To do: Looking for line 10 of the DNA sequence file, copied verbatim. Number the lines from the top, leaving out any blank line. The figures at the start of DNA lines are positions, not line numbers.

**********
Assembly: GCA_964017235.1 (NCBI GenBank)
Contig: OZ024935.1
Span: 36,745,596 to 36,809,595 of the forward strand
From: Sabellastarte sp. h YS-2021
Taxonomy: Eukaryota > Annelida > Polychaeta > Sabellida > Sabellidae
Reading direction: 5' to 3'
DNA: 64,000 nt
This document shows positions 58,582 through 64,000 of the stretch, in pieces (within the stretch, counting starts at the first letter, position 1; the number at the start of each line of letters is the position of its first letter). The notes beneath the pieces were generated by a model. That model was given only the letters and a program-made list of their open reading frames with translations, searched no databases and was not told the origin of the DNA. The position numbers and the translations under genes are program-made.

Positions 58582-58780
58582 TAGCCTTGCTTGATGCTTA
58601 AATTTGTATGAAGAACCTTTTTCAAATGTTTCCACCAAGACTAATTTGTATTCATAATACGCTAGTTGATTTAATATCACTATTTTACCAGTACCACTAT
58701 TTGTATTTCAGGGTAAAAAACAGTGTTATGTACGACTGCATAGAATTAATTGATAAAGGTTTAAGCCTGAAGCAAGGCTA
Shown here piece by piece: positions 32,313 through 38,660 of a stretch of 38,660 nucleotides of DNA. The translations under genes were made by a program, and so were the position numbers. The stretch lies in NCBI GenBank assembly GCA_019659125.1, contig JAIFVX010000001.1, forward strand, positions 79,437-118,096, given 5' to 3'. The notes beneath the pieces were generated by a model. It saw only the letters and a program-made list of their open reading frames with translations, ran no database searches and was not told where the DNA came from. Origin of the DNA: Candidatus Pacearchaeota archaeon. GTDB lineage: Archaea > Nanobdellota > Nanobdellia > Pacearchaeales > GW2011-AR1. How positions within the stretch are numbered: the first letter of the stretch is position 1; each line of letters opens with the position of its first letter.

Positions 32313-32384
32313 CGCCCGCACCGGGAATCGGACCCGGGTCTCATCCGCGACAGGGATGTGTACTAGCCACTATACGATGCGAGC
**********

58582 TAGCCTTGCTTGATGCTTA